To: Cell Phone Manufacturers and Service Providers
From: Skald the Rhymer
Subject: Can I get a phone that actually works as a phone?
I would like a cell phone for communication purposes. Okay? Do I need to speak more slowly, or to spell out the word? No? Good. If you understand that, you’ll understand that I want a phone that will receive and send voice calls; send and receive text messages; identify incoming callers; and store my voice mail. Okay? That is all. No touch screens, no movie players, no cameras, no music player, no nothing, alright? Use the ingenuity that would go into making all that crap and channel it into stronger transceivers so I don’t get so many dropped calls, into better batteries, into creating a user interface that doesn’t require reading the manual to understand. Okay? Because otherwise I’m going to have to unleash the monkeys, and nobody wants that.
Heh. I don’t even know HOW to text message and don’t want to learn. Totally not interested.
Cars are getting way too many features for me these days: antilock brakes, traction control, roll-over control, Onstar phone/diagnostic/door unlocker, map lights, cup holders, map holders, sunglass holders, power seats, power windows, power mirrors, heated seats, cylinder cut-out thingy, all wheel drive, satellite radio, MP3 player, automatic climate control, built-in garage door opener, keyless entry, adjustable pedals, pre-settings for each driver, tire pressure sensors, head lamps that turn with the car, night vision display, GPS systems, etc. etc.
And we still power them with the black goop that comes from the ground.
This basic cognitive dissonance: people want things filled with features before they buy, and complain about having too many features after the purchase.
Do you really think you can sell cell phones by saying “We have no features! Just a phone!”? Especially when everyone else is saying, “We’re a cell phone! We’re a camera! We’re a web browser! We’re a dessert topping!”
Cellphones are not the only problem. In researching a column, I ran across an article with a quote from a guy at IBM who said they kept on getting requests for features that were already there, but hidden under five layers of menus.
When the printed manual is bigger than the product, then you know you have a problem.
Well, there the Jitterbug which is advertised as only a cell phone. Granted it’s marketed to seniors who are intimidated by the complexity of modern cell phones but I find the idea appealing (although their plans are expensive). I’m tired of getting charged for text messages my bonehead friends send me.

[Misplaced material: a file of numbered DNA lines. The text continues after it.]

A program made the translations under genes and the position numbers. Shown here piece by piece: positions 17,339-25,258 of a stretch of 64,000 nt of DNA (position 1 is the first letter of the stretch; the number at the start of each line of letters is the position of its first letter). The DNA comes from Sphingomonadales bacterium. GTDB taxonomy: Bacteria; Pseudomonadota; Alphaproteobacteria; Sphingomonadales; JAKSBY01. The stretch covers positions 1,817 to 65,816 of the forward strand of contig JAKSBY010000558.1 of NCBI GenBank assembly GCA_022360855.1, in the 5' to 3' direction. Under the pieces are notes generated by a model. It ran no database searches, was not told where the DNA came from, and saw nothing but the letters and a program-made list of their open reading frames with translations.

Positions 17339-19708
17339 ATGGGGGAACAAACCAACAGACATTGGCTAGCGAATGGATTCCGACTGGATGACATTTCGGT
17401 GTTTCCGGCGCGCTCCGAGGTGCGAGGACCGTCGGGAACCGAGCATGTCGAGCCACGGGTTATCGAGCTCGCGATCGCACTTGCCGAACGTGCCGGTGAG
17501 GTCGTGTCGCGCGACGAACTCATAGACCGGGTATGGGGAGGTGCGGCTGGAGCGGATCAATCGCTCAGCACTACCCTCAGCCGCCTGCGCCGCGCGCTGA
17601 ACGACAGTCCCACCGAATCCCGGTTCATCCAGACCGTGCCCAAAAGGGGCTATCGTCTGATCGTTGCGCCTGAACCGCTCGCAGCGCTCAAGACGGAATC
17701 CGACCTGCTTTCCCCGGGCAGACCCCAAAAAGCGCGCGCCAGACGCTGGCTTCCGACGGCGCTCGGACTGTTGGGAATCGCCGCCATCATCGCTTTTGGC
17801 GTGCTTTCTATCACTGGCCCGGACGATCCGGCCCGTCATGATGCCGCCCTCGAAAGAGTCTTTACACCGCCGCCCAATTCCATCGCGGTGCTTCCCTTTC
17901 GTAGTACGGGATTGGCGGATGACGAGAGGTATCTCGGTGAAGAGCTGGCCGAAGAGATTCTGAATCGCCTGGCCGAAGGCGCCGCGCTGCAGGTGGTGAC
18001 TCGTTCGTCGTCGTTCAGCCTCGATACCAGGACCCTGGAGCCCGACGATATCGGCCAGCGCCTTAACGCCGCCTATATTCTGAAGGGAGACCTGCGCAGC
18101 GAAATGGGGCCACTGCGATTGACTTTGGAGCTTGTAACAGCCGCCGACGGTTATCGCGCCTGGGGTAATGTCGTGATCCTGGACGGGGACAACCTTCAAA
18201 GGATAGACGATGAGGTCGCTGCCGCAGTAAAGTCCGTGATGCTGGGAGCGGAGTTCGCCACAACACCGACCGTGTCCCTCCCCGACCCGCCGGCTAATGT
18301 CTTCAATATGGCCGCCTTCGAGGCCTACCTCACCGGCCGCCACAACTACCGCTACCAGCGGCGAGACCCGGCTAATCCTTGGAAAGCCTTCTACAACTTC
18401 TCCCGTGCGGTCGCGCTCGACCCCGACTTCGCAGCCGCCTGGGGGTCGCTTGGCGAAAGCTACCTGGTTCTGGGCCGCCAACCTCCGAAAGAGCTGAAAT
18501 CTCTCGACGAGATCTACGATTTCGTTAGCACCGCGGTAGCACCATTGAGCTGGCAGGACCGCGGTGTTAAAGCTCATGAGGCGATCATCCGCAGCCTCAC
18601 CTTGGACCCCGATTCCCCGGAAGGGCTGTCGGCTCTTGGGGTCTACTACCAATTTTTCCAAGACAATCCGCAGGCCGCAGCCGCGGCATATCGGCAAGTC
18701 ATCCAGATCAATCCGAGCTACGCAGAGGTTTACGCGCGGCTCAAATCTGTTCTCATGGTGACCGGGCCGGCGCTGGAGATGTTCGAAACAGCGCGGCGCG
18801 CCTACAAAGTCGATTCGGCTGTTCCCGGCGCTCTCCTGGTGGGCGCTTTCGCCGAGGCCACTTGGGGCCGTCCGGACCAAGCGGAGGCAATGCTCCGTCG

shudders You just described one of my nightmares come to life. Dad got Mom a Razr for Christmas this year (she already had a cell, but either the battery or the charger had problems, and the battery wouldn’t stay in anyways, making it near impossible ot use in the car, and impossible to use outside of it). Mom is completely useless with electronics, and since I also had a Motorola phone at the time, it gets suggested that I show her how to use the thing :eek: I think she’s figured it out now, but the Razr has so many buttons that I was starting to get confused. There’s no way she’s ever going to use all the features on that phone, mainly because it’s highly unlikely she’ll ever figure out how to use them.
well, yes, as a matter of fact, I DO think you can sell phones with no features. If the damn managers would do a little market research, instead of listening to their in-house IT department, they would find out that I exist. And a bunch of my friends exist, too. And so do my 80 year old parents. And all my parents’ friends.
That’s about 30 people who I personally know, ALL of whom want a cell phone with no features.
Hasn’t anybody realized that advertising on MTV is different than advertising to seniors?Hell, AARP is the biggest membership organization in Amerca. There’s money to made in that market.
Business phones. This rant goes back some 13 years, but the technology hasn’t changed that much.
I still remember the training session.
“With your old phones, if you wanted to put someone on hold, you’d have to press the hold button. To get them back, you’d have to press the line button. It’s way too confusing. But that’s a thing of the past! Now, to put someone on hold, all you have to do is press pound star three eight four seven star star two release. To get them back, merely press seven seven star pound pound little doggy face upside-down four conference control alt larry moe shemp banana. Easy!”
I had to hang a poster on my cublicle wall to tell me how to answer the phone.
I’ve been saying this for several years now, ever since trying to teach my Mom to use a cell phone. She’s not particularly techno-phobic, but just doesn’t remember the details and isn’t interested in carrying a manual with her.
Just a plain cell phone with big buttons and big display.
I called Verizon and had them turn off the text feature on my phone. I told them I was tired of getting charged for spam advertising and refused to pay for it any more. They had no problem shutting text off.
It’s not just the ergonomics of using features that are poorly incorporated into the device. The features they consider marketable are sometimes useless. Case in point is “digital zoom”. Absolutely worthless in my view, yet it allows them to put another number on the sign.